- Specify a top-level name for your custom IP variation. Do not include spaces in IP variation names or paths. The parameter editor saves the IP variation settings in a file named <your_ip> .ip. Click OK. The parameter editor appears.
Set the parameter values in the parameter editor and view the
block diagram for the component. The Parameterization Messages tab at the bottom displays any errors
in IP parameters:
Note: Refer to your IP core user guide for information about specific IP core parameters.
- Optionally, select preset parameter values if provided for your IP core. Presets specify initial parameter values for specific applications.
- Specify parameters defining the IP core functionality, port configurations, and device-specific features.
- Specify options for processing the IP core files in other EDA tools.
- Click Generate HDL. The Generation dialog box appears.
- Specify output file generation options, and then click Generate. The synthesis and simulation files generate according to your specifications.
- To generate a simulation testbench, click Generate > Generate Testbench System. Specify testbench generation options, and then click Generate.
- To generate an HDL instantiation template that you can copy and paste into your text editor, click Generate > Show Instantiation Template.
- Click Finish. Click Yes if prompted to add files representing the IP variation to your project.
and instantiating your IP variation, make appropriate pin assignments to
Note: Some IP cores generate different HDL implementations according to the IP core parameters. The underlying RTL of these IP cores contains a unique hash code that prevents module name collisions between different variations of the IP core. This unique code remains consistent, given the same IP settings and software version during IP generation. This unique code can change if you edit the IP core's parameters or upgrade the IP core version. To avoid dependency on these unique codes in your simulation environment, refer to Generating a Combined Simulator Setup Script.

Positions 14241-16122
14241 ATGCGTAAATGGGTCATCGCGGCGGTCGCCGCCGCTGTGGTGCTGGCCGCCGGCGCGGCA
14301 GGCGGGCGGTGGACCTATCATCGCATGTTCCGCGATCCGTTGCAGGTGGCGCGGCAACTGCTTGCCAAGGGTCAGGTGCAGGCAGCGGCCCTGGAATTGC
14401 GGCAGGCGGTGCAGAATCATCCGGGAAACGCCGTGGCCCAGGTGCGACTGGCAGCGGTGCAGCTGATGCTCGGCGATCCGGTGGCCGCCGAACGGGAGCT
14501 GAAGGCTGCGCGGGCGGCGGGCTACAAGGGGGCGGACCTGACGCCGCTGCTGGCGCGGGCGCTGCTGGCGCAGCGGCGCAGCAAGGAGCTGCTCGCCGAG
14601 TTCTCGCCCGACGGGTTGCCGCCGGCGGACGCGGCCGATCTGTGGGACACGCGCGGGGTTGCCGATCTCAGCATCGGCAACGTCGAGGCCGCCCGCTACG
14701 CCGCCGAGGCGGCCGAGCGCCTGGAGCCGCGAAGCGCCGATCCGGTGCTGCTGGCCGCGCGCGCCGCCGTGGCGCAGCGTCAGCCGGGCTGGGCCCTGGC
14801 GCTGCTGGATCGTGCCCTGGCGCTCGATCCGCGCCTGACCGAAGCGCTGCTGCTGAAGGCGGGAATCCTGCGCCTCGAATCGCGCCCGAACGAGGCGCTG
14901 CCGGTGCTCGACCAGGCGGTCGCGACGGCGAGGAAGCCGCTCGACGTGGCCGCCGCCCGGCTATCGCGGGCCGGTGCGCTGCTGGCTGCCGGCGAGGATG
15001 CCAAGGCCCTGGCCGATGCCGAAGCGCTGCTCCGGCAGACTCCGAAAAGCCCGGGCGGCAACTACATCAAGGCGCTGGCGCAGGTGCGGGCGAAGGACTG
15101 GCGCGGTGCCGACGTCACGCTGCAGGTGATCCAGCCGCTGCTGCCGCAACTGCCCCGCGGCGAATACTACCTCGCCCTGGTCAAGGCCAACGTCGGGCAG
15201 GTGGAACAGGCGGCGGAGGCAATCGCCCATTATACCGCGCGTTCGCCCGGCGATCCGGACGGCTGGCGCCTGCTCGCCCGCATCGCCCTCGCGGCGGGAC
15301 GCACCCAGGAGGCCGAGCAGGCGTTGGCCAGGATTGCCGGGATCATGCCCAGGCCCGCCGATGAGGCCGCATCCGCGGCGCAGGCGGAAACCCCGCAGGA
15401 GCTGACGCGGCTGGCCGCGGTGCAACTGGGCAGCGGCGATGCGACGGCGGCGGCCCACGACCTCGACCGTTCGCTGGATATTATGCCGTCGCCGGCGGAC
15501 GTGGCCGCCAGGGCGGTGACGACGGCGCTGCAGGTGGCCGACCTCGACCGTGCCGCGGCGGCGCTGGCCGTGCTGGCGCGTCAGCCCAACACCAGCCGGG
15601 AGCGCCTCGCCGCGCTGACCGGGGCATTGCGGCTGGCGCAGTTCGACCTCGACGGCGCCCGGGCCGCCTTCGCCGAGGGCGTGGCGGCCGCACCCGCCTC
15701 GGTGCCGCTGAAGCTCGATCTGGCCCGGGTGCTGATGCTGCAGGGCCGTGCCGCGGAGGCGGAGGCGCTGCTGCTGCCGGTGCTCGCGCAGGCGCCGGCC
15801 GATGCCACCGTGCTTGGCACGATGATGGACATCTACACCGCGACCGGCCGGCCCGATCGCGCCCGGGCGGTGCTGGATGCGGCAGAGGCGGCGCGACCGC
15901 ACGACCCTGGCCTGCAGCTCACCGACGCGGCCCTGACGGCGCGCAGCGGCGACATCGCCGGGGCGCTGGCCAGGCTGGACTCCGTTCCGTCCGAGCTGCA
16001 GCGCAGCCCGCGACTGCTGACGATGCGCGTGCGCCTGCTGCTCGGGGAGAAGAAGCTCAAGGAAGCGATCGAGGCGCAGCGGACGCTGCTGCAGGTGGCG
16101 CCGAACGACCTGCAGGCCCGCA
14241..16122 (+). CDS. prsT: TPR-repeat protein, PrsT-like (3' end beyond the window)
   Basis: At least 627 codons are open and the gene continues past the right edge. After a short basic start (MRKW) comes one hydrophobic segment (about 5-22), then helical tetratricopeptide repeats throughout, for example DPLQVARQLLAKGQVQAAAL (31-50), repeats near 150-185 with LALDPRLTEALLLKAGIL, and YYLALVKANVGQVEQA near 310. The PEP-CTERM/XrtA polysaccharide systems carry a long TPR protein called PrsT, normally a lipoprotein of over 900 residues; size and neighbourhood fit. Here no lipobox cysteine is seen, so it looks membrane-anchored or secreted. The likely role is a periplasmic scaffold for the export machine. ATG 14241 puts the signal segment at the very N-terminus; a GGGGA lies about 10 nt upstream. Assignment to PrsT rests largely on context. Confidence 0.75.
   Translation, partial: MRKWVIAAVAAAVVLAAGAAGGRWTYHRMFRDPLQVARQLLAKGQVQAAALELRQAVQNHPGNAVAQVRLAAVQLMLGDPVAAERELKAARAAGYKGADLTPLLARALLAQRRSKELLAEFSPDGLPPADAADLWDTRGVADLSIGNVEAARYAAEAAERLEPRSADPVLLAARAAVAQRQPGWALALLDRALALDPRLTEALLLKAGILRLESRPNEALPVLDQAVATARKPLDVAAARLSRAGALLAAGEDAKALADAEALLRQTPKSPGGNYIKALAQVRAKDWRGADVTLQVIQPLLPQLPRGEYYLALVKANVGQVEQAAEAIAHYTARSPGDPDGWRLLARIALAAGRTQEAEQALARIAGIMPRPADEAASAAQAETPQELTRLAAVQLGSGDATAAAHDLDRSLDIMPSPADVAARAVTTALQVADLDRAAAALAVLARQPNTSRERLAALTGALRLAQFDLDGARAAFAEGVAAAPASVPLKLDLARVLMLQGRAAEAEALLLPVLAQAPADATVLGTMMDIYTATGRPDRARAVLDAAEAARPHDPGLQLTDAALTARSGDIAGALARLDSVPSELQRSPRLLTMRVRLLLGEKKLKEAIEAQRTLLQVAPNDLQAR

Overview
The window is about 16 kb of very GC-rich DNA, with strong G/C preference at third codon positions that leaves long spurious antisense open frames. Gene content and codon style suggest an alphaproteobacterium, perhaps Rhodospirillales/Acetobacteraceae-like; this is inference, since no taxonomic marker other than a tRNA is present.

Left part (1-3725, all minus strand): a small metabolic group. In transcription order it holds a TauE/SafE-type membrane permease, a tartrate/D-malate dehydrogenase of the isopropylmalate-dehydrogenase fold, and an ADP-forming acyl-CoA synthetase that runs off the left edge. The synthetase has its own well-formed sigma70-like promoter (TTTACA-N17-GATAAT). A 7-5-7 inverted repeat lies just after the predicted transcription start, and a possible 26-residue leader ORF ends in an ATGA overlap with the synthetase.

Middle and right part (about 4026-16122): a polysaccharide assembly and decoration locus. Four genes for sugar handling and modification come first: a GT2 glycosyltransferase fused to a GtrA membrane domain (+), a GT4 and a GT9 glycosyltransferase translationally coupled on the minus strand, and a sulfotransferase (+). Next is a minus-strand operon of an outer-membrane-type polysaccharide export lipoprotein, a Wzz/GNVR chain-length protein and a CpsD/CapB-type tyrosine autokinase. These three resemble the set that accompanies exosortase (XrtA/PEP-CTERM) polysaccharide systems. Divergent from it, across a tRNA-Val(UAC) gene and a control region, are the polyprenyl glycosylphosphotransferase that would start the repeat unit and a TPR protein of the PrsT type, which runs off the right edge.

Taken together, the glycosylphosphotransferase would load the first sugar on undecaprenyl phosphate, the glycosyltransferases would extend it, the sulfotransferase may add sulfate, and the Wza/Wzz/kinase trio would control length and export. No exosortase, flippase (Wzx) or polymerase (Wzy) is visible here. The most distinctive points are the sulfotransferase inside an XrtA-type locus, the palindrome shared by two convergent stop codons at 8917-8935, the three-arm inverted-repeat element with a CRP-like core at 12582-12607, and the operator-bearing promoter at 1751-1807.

|Top-level IP variation file that contains the parameterization of an IP core in your project. If the IP variation is part of a Platform Designer system, the parameter editor also generates a .qsys file.|
|<your_ip>.cmp||The VHDL Component Declaration (.cmp) file is a text file that contains local generic and port definitions that you use in VHDL design files.|
|<your_ip>_generation.rpt||IP or Platform Designer generation log file. Displays a summary of the messages during IP generation.|
|<your_ip>.qgsimc (Platform Designer systems only)||
Simulation caching file that compares the .qsys and .ip files with the current parameterization of the Platform Designer system and IP core. This comparison determines if Platform Designer can skip regeneration of the HDL.
|<your_ip>.qgsynth (Platform Designer systems only)||
Synthesis caching file that compares the .qsys and .ip files with the current parameterization of the Platform Designer system and IP core. This comparison determines if Platform Designer can skip regeneration of the HDL.
Contains all information to integrate and compile the IP component.
|<your_ip>.csv||Contains information about the upgrade status of the IP component.|
A symbol representation of the IP variation for use in Block Diagram Files (.bdf).
Input file that ip-make-simscript requires to generate simulation scripts. The .spd file contains a list of files you generate for simulation, along with information about memories that you initialize.
|<your_ip>.ppf||The Pin Planner File (.ppf) stores the port and node assignments for IP components you create for use with the Pin Planner.|